Stakeholders, we hear a lot about the term. But what actually are they? A search on the internet overloads you with information about stakeholders. Not very helpful. So let me try to put it in perspective.
Wikipedia provides a description that I like most: “A corporate stakeholder can affect or be affected by the actions of a business as a whole.”
It specifically defines a corporate stakeholder. When playing with the words a bit, you can put it in the perspective of your situation:
- “Your stakeholders can affect or be affected by your actions”
- “An alliance stakeholder can affect or be affected by the actions of the alliance as a whole”
In other words, stakeholders are the people who have a stake in your performance. Or in the performance of your alliance.
What to do with stakeholders?
Stakeholders have influence. So you’d better know who they are and influence them as well. It might sound manipulative, but do realize that perception is reality. When you forget to provide your stakeholders with proper information (influence), they will use their own sources in creating their opinions.
Before you can influence stakeholders, you need to identify and assess them. Mapping relationships helps to get a full picture. Only then will you know all relationships and can you structure your stakeholder communications.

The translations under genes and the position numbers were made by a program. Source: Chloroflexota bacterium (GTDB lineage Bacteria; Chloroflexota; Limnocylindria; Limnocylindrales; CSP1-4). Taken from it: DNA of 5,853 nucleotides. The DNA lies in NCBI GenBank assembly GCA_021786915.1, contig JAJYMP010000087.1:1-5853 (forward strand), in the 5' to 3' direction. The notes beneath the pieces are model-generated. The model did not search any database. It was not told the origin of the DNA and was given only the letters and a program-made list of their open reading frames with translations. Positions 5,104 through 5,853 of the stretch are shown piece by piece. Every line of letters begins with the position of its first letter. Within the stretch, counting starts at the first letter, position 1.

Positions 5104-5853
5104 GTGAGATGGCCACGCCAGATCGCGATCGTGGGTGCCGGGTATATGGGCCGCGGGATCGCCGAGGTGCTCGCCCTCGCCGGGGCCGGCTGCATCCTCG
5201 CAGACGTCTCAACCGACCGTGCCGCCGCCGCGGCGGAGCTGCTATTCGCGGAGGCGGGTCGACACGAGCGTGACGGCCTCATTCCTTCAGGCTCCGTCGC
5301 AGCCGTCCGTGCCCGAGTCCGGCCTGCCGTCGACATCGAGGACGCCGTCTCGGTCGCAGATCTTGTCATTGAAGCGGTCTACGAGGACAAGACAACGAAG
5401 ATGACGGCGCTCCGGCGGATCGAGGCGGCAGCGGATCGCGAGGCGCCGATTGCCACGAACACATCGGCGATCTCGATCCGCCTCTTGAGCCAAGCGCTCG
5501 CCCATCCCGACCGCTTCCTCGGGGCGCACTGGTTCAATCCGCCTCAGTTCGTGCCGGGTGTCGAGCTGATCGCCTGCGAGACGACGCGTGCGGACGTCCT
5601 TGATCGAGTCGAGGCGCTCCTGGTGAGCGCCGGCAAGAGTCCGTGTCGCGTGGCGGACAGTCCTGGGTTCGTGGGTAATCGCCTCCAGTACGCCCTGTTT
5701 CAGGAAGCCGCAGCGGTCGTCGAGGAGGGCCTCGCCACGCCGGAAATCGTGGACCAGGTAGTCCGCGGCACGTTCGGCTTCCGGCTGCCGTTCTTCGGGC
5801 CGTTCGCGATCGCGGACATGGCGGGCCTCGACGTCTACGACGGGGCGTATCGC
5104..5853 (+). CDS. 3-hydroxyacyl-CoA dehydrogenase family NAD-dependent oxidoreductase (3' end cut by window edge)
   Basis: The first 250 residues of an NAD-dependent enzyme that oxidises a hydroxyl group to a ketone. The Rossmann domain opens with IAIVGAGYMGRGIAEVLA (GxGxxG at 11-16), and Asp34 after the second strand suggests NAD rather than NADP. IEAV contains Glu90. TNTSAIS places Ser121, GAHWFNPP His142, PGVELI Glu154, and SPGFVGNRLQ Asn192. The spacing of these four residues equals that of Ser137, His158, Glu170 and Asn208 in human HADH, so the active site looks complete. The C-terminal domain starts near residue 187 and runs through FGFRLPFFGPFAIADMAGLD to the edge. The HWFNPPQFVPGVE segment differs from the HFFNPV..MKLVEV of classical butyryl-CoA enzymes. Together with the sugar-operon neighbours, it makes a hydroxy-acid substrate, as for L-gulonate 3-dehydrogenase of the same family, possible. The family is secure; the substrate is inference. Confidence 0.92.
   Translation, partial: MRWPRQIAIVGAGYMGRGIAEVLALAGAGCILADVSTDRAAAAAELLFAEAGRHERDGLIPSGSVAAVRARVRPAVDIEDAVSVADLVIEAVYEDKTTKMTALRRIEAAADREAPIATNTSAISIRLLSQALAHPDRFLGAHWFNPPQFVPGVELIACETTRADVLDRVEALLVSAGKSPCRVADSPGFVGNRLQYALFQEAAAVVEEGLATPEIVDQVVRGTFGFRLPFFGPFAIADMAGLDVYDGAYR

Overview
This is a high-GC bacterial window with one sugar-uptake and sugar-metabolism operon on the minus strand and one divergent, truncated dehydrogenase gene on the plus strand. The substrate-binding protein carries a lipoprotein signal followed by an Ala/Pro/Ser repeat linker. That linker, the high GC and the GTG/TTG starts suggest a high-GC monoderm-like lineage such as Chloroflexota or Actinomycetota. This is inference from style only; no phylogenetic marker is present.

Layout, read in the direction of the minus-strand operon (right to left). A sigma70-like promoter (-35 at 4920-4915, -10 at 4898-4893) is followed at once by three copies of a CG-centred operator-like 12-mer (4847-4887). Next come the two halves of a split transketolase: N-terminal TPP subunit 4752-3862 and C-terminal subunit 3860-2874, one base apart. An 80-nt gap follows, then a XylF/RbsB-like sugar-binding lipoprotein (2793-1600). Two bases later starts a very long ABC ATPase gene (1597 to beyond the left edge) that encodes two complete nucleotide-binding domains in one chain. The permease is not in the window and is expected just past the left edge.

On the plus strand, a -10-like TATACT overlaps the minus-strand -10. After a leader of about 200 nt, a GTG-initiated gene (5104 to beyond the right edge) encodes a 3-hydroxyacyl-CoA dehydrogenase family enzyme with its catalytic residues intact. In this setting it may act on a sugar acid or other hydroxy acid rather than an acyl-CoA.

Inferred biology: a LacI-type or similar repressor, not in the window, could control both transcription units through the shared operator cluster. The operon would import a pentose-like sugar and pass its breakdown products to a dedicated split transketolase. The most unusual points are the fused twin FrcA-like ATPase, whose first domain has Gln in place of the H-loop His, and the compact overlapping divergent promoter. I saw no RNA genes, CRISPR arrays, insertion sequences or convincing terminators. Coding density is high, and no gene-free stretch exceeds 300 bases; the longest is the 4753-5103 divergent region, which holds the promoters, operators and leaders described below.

- Step 1: Identify your stakeholders
- Step 2: Assess their support
- Step 3: Identify peer to peer stakeholder relationships
- Step 4: Communicate and engage with your stakeholders
This is an ongoing process. Organizations change, people move on to new positions, and new people come in. People also change their perceptions and opinions over time.
Identify your stakeholders.
The simplest way to identify your stakeholders is by making a list. Think of every person that can affect, or will be affected by your actions or your alliance.
The list of personal stakeholders includes your boss, your peers, and your direct reports. And think for instance of the people in different departments that you often connect to. When identifying stakeholders in your alliance, the list includes stakeholders from the partner’s organization as well. The executive sponsors on both sides also need to be included in the stakeholder list.
When you create lists like these in a mindmap, it brings a little more structure. And you can create connections where relevant. Also, a stakeholder mindmap provides you with a visual overview.
To ensure that your stakeholder map is complete, talk to your alliance counterpart or to one of your close colleagues. They might see additions to the map that you have overlooked. In case of an alliance stakeholder map, I would recommend to always create the map together with your counterpart.
Do you have a clear overview of your stakeholders? Make a stakeholder map and see who you might be missing. Share your map with me in an email if you want, and I will respond to it. In a next article I will come back on the next steps in stakeholder engagement.